Welcome to Sushi Singularity. Did You Have a Reservation and Submit Your Biosample?
24 agosto 2020
Just offering 3D printed sushi would be enough for a restaurant to land a story in The Spoon. But Sushi Singularity, a restaurant opening in Tokyo later this year, is taking the concept one step further by requesting you kindly submit a biosample from which they will 3D print a personalized meal created specifically for you.
Oh man, 3D printing and personalized nutrition? That’s like catnip for us.
My Modern Met reports that the Sushi Singularity restaurant is from Open Meals. You might recall that Open Meals made headlines a couple years back by teleporting sushi, which the company called “the world’s first food data transmission.”
Now Open Meals is looking for a different type of data: yours. When you make a reservation at Sushi Singularity, they mail you a home health kit to collect biosamples. According to Mashable Southeast Asia, “You’ll have to send them samples of your DNA, urine, and other bodily fluids first. They call this your ‘Health ID’.”
Okaaay… That’s a little, personal, but whatevs! You’ll be dining in the future, and how else are you supposed to get a completely personalized meal?
At the restaurant, you’ll be treated to beautiful 3D-printed dishes built bit by bit into sushi such as Cell Cultured Tuna, Powdered Sintered Uni, and Negative Stiffness Honeycomb Octopus. Aside from the eye-popping design of each piece of sushi, it will be crafted specifically for your health profile (though exactly what that means remains unclear).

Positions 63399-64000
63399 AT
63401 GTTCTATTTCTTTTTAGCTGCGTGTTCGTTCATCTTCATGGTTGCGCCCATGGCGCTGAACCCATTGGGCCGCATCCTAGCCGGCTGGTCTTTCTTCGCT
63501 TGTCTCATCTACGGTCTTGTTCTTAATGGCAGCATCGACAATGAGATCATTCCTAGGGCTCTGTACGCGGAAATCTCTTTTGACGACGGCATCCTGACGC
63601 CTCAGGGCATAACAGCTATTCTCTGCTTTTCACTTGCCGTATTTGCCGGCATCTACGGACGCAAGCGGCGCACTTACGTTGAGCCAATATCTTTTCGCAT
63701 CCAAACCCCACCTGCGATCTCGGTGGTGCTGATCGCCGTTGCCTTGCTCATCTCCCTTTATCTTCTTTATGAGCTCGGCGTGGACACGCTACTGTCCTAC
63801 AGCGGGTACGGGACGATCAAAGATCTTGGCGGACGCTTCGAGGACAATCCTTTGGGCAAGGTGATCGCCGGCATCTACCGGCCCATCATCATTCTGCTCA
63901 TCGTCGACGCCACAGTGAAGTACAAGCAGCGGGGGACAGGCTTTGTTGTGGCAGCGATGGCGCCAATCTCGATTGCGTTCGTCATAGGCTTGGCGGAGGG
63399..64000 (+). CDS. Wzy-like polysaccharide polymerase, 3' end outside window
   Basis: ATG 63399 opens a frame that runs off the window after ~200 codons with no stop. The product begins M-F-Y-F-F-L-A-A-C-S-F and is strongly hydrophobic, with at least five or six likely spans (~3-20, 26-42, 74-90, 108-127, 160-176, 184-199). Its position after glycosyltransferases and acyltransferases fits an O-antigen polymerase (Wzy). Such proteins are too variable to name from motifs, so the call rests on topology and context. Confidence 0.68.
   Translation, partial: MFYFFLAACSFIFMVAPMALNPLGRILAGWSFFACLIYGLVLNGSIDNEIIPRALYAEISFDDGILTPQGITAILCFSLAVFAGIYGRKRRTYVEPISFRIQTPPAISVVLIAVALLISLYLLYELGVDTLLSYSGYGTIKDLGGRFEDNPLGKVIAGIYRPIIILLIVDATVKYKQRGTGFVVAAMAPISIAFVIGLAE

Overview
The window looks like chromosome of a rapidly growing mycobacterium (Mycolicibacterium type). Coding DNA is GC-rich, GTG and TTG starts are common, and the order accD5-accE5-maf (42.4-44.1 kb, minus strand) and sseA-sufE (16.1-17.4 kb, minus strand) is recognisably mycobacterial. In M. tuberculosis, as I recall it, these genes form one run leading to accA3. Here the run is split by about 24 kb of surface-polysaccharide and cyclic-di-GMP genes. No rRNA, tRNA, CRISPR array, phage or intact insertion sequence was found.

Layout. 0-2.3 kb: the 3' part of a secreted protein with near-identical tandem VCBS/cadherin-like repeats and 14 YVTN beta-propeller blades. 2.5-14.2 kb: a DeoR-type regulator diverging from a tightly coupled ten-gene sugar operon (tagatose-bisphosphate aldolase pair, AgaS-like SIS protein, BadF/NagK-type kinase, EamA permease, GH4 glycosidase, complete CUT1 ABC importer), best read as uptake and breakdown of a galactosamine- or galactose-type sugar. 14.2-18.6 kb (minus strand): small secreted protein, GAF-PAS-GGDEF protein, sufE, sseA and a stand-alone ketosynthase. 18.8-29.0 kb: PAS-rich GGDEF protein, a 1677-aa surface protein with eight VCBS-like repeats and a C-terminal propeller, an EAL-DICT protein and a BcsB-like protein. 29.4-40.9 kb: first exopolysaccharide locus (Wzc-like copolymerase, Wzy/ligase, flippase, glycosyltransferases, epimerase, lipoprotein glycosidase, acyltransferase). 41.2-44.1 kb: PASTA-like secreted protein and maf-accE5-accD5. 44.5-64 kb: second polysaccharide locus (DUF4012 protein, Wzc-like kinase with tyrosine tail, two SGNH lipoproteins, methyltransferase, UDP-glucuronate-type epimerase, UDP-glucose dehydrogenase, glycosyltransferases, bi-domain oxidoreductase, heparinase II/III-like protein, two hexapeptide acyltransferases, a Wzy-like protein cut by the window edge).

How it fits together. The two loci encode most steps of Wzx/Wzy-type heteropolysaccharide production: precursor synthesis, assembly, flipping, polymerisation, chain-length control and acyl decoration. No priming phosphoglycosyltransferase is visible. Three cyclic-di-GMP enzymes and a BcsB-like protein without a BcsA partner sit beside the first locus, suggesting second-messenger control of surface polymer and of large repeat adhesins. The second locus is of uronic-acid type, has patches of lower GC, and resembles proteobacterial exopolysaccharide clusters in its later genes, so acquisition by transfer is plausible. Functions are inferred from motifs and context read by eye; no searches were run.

Video via Open Meals
As noted, Sushi Singularity sits firmly at the nexus of two trends we follow closely at The Spoon: 3D printing and personalized nutrition.
It’s actually been a busy year for 3D food printing. Redefine Meat announced high-volume 3D printing for plant-based steaks. Legendary Vish is 3D printing plant-based salmon. And SavorEat has developed a technology that 3D prints and cooks plant-based meats.
As 3D printing evolves, it promises to open up new levels of bespoke food creation tailored to your specific dietary and health needs. For example, a company called Nourish is using 3D printing to create personalized vitamin supplements. As raw ingredient materials advance and resolution improves on the machines, even greater levels of specificity with meals and personalization will be unlocked.
Neither the Sushi Singularity website or coverage of the restaurant mentions prices, though if you have to ask, as the saying goes, you probably won’t be able to afford it. If that winds up being the case, don’t take it personally.